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Annales Geophysicae An interactive open-access journal of the European Geosciences Union
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© Author(s) 2020. This work is distributed under
the Creative Commons Attribution 4.0 License.
© Author(s) 2020. This work is distributed under
the Creative Commons Attribution 4.0 License.

Submitted as: regular paper 15 Apr 2020

Submitted as: regular paper | 15 Apr 2020

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This preprint is currently under review for the journal ANGEO.

Outer Van Allen belt trapped and precipitating electron flux responses to two interplanetary magnetic clouds of opposite polarity

Harriet George1, Emilia Kilpua1, Adnane Osmane1, Timo Asikainen2, Milla M. H. Kalliokoski1, Craig J. Rodger3, Stepan Dubyagin4, and Minna Palmroth1 Harriet George et al.
  • 1Department of Physics, University of Helsinki, Helsinki, Finland
  • 2Department of Physics, University of Oulu, Oulu, Finland
  • 3Department of Physics, University of Otago, Dunedin, New Zealand
  • 4Finnish Meteorological Institute, Helsinki, Finland

Abstract. Recently, it has been established that interplanetary coronal mass ejections (ICMEs) can dramatically affect both trapped electron fluxes in the outer radiation belt and precipitating electron fluxes lost from the belt into the atmosphere. Precipitating electron flux and energy can vary over a range of timescales during these events. These variations depend on the initial energy and location of the electron population, as well as the ICME characteristics and structures. One important factor controlling electron dynamics is the magnetic field orientation within the ejecta that is an integral part of the ICME. In this study, we examine Van Allen Probes (RBSP) and Polar Orbiting Environmental Satellites (POES) data to explore trapped and precipitating electron fluxes during two ICMEs. The ejecta in the selected ICMEs have magnetic cloud characteristics that exhibit opposite sense of rotation of the north-south magnetic field component (BZ). RBSP data are used to study trapped electron fluxes in situ, while POES data are used for electron fluxes precipitating into the upper atmosphere. The trapped and precipitating electron fluxes are qualitatively analysed to understand their variation in relation to each other and to magnetic cloud rotation during these events. Inner magnetospheric wave activity was also estimated using RBSP and Geostationary Operational Environmental Satellite (GOES) data. In each event, the largest changes in the location and magnitude of both the trapped and precipitating electron fluxes occurred during the southward portion of the magnetic cloud. Significant changes also occurred during the end of the sheath and at the sheath-cloud boundary for the cloud with south to north magnetic field rotation, while the ICME with north to south rotation had significant changes at the end boundary of the cloud. The sense of rotation of BZ and its profile also clearly affects the coherence of the trapped/precipitating flux changes, timing of variations with respect to the ICME structures, and flux magnitude of different electron populations. The differing electron responses could therefore imply partly different dominant acceleration mechanisms acting on the outer radiation belt electron populations as a result of opposite magnetic cloud rotation.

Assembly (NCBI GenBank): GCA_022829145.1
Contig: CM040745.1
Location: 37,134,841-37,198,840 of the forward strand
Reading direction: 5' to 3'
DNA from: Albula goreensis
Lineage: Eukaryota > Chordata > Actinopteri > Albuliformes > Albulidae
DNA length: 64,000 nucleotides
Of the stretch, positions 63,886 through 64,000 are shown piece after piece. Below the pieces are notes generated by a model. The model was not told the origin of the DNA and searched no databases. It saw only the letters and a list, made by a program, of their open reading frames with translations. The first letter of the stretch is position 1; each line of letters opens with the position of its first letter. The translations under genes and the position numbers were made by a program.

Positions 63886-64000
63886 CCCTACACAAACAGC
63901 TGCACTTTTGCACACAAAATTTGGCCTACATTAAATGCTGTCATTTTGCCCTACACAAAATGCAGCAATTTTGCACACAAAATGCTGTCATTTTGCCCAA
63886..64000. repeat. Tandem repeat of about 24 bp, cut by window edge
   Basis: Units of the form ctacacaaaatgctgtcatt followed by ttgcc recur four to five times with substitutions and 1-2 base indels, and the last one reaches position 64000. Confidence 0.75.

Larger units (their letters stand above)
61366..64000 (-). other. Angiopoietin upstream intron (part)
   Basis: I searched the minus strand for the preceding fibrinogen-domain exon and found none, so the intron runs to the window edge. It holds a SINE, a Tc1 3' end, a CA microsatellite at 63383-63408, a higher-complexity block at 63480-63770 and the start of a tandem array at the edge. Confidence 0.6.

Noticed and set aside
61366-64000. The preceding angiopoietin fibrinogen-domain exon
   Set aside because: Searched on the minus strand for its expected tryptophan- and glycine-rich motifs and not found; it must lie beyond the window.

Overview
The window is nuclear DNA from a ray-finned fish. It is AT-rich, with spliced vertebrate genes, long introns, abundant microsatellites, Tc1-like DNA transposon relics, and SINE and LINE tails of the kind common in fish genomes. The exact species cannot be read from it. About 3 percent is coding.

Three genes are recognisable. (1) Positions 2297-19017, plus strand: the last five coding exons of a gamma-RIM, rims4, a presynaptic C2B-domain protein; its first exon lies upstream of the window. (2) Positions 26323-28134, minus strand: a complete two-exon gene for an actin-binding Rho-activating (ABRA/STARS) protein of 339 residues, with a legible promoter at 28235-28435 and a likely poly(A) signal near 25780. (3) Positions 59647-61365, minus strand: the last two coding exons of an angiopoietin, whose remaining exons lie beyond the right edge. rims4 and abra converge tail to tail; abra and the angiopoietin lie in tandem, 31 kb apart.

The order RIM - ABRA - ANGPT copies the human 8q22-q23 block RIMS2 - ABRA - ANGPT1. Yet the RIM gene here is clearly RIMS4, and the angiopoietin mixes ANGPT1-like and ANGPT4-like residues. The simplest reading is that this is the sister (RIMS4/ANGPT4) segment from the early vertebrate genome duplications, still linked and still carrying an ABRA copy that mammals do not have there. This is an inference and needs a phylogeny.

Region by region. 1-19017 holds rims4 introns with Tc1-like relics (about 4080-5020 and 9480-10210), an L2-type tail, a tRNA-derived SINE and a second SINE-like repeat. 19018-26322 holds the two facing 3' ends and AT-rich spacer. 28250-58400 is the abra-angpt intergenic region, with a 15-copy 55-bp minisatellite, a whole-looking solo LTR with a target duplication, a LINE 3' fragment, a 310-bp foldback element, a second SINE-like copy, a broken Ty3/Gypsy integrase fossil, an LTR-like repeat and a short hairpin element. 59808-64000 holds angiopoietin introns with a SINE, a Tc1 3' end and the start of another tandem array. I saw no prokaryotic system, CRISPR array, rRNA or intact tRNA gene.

Harriet George et al.

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Harriet George et al.

Harriet George et al.


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Latest update: 06 Jun 2020
Publications Copernicus
Short summary
This study compares trapped outer radiation belt electron fluxes to high-latitude precipitating electron fluxes during two interplanetary coronal mass ejections (ICMEs). These ICME had opposite magnetic cloud rotation. The electron response had multiple similarities and differences between the two events, indicating that different acceleration mechanisms acted in the two ICMEs. Van Allen probe data were used for trapped electron flux measurements, and POES was used for precipitating flux data.
This study compares trapped outer radiation belt electron fluxes to high-latitude precipitating...